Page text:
Normalization scales all feature values to fall within a range of 0 and 1. This is done by subtracting each value from its minimum value and dividing the result by the difference between maximum and minimum values:

x_normalized = (x – x_min) / (x_max – x_min)

Standardization scales each feature so that its mean becomes zero and its variance becomes one. Standardization maintains the relative relationships between different feature values but changes their absolute values:

x_standardized = (x – mean(x)) / std(x)

Real World Use Cases for Feature Scaling

There are several use cases and reasons to conduct feature scaling with real world data. Let’s explore a few of them!

  1. Gradient Descent Optimization
    Gradient descent optimization is a widely used technique in machine learning algorithms such as linear regression, logistic regression, support vector machines (SVM), and neural networks. In gradient descent, the algorithm updates the parameters of the model iteratively by minimizing a cost function based on the error between predicted and actual values. Feature scaling can help accelerate convergence by facilitating efficient weight updates during each iteration and reducing oscillations in the gradient descent path.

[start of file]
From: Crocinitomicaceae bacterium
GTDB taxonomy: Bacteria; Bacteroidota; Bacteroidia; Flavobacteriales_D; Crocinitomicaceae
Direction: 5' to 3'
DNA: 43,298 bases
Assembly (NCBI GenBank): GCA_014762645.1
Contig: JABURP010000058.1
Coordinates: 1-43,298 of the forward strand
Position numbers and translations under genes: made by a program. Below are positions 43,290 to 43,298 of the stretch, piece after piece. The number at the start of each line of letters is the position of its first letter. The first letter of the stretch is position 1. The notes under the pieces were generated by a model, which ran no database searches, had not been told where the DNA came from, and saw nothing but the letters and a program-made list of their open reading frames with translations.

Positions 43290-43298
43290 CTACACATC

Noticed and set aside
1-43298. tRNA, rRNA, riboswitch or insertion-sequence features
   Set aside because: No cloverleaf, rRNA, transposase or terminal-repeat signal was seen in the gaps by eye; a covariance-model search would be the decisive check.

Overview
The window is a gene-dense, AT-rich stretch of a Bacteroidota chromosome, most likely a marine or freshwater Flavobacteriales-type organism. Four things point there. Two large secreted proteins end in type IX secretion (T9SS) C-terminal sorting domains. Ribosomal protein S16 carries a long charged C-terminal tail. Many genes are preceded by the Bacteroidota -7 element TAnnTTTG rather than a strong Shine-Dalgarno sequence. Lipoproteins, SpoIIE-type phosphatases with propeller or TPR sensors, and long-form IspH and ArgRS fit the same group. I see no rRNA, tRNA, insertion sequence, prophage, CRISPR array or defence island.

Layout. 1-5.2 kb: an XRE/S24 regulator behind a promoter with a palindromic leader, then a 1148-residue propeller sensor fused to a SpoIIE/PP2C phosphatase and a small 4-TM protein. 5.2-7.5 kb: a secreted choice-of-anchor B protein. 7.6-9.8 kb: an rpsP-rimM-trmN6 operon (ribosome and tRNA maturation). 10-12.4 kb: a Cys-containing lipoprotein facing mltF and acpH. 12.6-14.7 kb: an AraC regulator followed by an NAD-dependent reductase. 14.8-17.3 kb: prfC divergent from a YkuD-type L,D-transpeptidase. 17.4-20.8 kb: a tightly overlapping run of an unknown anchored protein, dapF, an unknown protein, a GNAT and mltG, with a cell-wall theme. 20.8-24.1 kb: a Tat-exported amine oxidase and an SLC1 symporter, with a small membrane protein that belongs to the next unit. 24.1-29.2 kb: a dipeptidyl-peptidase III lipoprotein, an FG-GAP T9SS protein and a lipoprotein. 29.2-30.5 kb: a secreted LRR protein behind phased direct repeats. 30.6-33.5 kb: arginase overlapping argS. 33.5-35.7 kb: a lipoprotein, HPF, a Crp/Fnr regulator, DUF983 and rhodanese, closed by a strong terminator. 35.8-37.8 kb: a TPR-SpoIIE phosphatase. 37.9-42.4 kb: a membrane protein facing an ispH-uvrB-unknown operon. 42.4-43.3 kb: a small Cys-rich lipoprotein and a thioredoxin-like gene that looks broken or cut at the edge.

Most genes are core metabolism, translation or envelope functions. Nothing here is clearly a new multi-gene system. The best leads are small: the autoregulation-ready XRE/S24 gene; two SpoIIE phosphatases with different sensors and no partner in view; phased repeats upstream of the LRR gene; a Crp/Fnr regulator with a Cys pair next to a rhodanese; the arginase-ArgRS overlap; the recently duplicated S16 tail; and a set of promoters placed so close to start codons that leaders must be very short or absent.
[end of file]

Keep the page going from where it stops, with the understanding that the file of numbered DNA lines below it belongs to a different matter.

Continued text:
2. Distance-Based Algorithms
    Distance-based algorithms such as k-nearest neighbors (KNN) and cluster analysis rely heavily on measuring distances between data points to identify patterns or groups within datasets. Since these algorithms are sensitive to differences in scale among features, it is essential to normalize them before applying distance metrics such as Euclidean or Manhattan distance.
  3. Principal Component Analysis (PCA)
    PCA is a dimensionality reduction technique that helps identify patterns and structure within high-dimensional datasets by projecting them onto lower-dimensional subspaces while preserving as much variance as possible. As part of the PCA process, feature scaling is necessary to ensure that each variable contributes equally to the principal components’ calculations.
  4. Regularization Techniques